Proximity Is Back!By Sabine Bognon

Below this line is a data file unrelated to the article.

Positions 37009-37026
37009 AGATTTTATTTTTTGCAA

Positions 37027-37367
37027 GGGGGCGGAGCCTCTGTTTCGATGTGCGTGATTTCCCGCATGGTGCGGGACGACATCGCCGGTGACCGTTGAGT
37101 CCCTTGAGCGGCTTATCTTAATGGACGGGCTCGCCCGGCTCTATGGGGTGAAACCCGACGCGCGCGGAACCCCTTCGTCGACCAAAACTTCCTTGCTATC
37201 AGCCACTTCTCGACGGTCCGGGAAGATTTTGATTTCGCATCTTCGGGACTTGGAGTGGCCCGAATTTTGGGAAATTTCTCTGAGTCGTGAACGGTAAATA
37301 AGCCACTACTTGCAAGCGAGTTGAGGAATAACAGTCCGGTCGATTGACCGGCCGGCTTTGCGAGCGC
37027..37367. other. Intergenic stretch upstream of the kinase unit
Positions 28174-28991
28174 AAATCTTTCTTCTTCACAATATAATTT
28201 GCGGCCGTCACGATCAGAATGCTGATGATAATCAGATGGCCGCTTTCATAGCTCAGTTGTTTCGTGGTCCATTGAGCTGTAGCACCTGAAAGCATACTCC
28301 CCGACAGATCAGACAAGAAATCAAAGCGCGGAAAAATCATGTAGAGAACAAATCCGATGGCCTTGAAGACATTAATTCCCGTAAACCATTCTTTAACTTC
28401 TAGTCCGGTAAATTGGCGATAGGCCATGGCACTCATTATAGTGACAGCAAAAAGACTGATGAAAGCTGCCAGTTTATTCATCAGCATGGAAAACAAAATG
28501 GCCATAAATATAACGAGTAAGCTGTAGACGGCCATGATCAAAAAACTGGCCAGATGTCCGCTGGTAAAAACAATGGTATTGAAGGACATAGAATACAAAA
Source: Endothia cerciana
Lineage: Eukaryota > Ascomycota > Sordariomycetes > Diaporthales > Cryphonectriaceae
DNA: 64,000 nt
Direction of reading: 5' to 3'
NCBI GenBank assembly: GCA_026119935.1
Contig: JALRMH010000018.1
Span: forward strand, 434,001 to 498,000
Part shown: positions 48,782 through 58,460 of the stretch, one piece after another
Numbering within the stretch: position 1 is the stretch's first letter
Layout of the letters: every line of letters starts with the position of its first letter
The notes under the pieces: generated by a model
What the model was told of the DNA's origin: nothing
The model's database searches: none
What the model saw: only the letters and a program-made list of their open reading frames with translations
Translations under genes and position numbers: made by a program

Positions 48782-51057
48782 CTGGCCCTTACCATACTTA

Urban food supply is a networked service: it works from infrastructural logics and actor interplay that govern urban livelihoods. This network is now worldwide and dominated by private trade and business. Since the early 2000s, the push for sustainable development has affected the food system, as well as other urban services. Reproaching the internationalization and the partitioning of hinterlands as well as the opacity of the food system, stakeholders aim for reterritorialisation of the supply network: they demand or seek renewed forms of both spatial and relational proximities, mostly in order to improve urban metabolism. Thus, the quest for a reterritorialised network governance and integrated production areas and consumption systems drives many initiatives. They are alternatives by their opposition to the densely networked food system, or hybrids by renewing the practices of the dominant network stakeholders. With the help of cases in Paris, I characterise the appropriation of the proximity concept, and assess the consequent ability of the food system stakeholders to transform, more or less radically, the food supply network.